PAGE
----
The Pardon O. Henry Campaign Marches On

423px-William_Sydney_PorterA second formal pardon application has been sent to the Department of Justice on behalf of the long-deceased William Sydney Porter, better known as O. Henry.

P.S. Ruckman, Jr., editor of the PardonPower blog, has posted the submitted application materials in PDF along the sidebar of his site, along with this post reprinting the cover letter he sent to U.S. pardon attorney Ronald L. Rodgers.

The famed short story writer’s first stint of Austin residency included work as a teller at the First National Bank in addition to running a newspaper part-time. He was charged with embezzlement in 1894 and soon left to report the news in Houston.

Porter was on track (literally on a train between Houston and Austin) to return and attend his trial, but he got scared and fled to New Orleans and then Honduras. It has been contended that the missing $1153 was eventually accounted for several months after Porter resigned from his position, and history has shown that there was little actual evidence of an embezzlement crime. In addition, it is well known that bank-keeping practices had large margins of error at the time.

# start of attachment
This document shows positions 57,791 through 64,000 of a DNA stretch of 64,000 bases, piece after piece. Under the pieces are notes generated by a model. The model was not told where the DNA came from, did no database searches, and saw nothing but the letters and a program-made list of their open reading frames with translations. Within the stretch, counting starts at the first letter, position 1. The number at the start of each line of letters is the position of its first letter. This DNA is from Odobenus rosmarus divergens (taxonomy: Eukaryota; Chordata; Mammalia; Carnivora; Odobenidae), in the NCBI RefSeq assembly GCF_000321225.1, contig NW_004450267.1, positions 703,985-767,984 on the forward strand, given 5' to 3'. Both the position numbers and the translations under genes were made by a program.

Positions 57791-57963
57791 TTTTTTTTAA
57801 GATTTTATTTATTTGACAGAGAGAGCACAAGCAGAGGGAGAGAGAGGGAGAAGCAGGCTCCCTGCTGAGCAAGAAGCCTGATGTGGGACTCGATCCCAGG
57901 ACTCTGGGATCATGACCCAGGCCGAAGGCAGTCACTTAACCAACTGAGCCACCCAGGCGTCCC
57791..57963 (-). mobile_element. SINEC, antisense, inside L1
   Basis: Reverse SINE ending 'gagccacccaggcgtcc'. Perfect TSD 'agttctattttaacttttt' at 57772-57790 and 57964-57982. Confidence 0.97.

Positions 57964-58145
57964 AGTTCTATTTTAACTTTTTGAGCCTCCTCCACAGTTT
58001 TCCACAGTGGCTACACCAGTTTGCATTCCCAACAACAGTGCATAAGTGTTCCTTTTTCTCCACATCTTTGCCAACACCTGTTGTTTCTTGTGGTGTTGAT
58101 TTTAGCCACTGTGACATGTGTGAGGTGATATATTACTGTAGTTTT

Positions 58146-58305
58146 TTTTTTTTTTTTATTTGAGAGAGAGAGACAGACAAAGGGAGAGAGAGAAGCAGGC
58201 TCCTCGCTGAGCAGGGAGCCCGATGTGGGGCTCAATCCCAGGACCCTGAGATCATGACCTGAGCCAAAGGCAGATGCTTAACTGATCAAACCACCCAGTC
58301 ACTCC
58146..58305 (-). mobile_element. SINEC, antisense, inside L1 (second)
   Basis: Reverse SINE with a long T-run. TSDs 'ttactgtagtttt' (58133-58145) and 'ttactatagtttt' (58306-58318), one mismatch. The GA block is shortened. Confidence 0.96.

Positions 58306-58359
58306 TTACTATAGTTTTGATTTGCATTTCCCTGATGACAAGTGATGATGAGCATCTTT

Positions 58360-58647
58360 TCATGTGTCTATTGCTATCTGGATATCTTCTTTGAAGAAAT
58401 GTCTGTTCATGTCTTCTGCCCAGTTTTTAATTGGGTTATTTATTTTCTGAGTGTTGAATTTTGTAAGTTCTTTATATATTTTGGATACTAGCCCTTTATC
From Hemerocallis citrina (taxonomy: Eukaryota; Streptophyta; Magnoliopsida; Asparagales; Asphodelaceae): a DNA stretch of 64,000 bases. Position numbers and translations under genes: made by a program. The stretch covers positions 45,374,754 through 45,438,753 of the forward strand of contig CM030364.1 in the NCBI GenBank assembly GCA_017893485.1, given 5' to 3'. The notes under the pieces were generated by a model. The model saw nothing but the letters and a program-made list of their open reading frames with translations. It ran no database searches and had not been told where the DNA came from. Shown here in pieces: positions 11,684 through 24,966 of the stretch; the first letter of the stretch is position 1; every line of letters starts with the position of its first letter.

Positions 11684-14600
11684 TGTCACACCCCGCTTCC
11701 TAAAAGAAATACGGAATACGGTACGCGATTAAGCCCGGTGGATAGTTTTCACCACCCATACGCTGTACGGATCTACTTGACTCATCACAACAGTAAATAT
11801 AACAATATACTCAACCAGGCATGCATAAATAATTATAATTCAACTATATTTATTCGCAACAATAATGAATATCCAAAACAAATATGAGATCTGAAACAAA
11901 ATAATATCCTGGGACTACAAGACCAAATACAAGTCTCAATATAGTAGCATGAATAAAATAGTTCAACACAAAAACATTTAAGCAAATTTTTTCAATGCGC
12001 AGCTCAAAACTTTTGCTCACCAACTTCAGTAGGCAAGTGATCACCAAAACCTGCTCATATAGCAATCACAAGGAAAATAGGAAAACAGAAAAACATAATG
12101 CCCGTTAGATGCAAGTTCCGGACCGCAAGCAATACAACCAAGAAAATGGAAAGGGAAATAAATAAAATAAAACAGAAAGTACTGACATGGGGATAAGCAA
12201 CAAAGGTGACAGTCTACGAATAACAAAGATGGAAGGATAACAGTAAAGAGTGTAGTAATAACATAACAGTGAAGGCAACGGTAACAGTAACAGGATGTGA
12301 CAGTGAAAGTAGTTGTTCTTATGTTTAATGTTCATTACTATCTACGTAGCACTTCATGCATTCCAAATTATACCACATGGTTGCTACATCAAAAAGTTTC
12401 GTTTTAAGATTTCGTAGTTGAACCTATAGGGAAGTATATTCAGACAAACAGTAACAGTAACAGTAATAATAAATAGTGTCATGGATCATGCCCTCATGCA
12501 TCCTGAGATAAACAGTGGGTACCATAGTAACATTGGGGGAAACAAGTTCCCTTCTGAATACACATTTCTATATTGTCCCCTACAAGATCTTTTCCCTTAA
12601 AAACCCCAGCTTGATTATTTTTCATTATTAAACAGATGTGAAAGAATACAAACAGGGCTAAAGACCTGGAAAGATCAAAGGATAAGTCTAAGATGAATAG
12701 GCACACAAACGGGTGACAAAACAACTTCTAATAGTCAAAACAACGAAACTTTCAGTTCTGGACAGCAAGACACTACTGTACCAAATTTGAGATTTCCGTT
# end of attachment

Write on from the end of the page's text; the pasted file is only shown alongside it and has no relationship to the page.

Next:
175px-O_henry_at_first_national_bank_of_austinPorter, pictured on the left as a teller in the bank, put up little defense to show his innocence when he later returned to Austin to face the music—a choice he made so that he could tend to his terminally ill wife.

In a plot twist reserved for a writer who clearly had chops of his own in plot twists, the very Sixth Street Historic District building that O. Henry was (allegedly falsely) convicted in, was named after him.

The Internet campaign to pardon O. Henry has been led by Austin blogger Scott Henson in addition to Ruckman, though the first pardon denial for O. Henry was issued in 1985. The denial stemmed from a request made by Senator Jesse Helms following his involvement with the O. Henry Festival, original home of the Pun-Off World Championships.